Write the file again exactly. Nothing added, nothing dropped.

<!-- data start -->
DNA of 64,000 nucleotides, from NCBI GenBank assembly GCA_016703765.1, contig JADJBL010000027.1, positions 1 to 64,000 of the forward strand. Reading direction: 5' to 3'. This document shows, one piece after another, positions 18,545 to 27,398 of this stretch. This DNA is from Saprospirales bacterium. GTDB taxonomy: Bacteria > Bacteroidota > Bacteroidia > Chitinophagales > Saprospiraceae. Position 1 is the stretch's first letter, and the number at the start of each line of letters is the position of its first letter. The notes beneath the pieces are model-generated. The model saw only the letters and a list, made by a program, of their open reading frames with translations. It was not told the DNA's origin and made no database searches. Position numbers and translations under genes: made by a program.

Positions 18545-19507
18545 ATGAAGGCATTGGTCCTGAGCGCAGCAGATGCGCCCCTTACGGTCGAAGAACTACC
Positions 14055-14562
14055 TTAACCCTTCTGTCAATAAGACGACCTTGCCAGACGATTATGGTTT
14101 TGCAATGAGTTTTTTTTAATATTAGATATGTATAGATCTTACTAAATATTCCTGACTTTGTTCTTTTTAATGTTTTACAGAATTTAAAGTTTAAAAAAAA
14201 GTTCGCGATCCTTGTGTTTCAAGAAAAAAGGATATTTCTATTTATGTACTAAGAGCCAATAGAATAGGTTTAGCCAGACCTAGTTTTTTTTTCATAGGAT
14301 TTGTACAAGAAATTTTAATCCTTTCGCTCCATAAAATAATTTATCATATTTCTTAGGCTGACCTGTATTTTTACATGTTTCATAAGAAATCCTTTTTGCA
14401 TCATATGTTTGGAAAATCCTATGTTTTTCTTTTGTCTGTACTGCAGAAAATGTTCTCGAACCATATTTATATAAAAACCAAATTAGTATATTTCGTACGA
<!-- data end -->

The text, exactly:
DNA of 64,000 nucleotides, from NCBI GenBank assembly GCA_016703765.1, contig JADJBL010000027.1, positions 1 to 64,000 of the forward strand. Reading direction: 5' to 3'. This document shows, one piece after another, positions 18,545 to 27,398 of this stretch. This DNA is from Saprospirales bacterium. GTDB taxonomy: Bacteria > Bacteroidota > Bacteroidia > Chitinophagales > Saprospiraceae. Position 1 is the stretch's first letter, and the number at the start of each line of letters is the position of its first letter. The notes beneath the pieces are model-generated. The model saw only the letters and a list, made by a program, of their open reading frames with translations. It was not told the DNA's origin and made no database searches. Position numbers and translations under genes: made by a program.

Positions 18545-19507
18545 ATGAAGGCATTGGTCCTGAGCGCAGCAGATGCGCCCCTTACGGTCGAAGAACTACC
Positions 14055-14562
14055 TTAACCCTTCTGTCAATAAGACGACCTTGCCAGACGATTATGGTTT
14101 TGCAATGAGTTTTTTTTAATATTAGATATGTATAGATCTTACTAAATATTCCTGACTTTGTTCTTTTTAATGTTTTACAGAATTTAAAGTTTAAAAAAAA
14201 GTTCGCGATCCTTGTGTTTCAAGAAAAAAGGATATTTCTATTTATGTACTAAGAGCCAATAGAATAGGTTTAGCCAGACCTAGTTTTTTTTTCATAGGAT
14301 TTGTACAAGAAATTTTAATCCTTTCGCTCCATAAAATAATTTATCATATTTCTTAGGCTGACCTGTATTTTTACATGTTTCATAAGAAATCCTTTTTGCA
14401 TCATATGTTTGGAAAATCCTATGTTTTTCTTTTGTCTGTACTGCAGAAAATGTTCTCGAACCATATTTATATAAAAACCAAATTAGTATATTTCGTACGA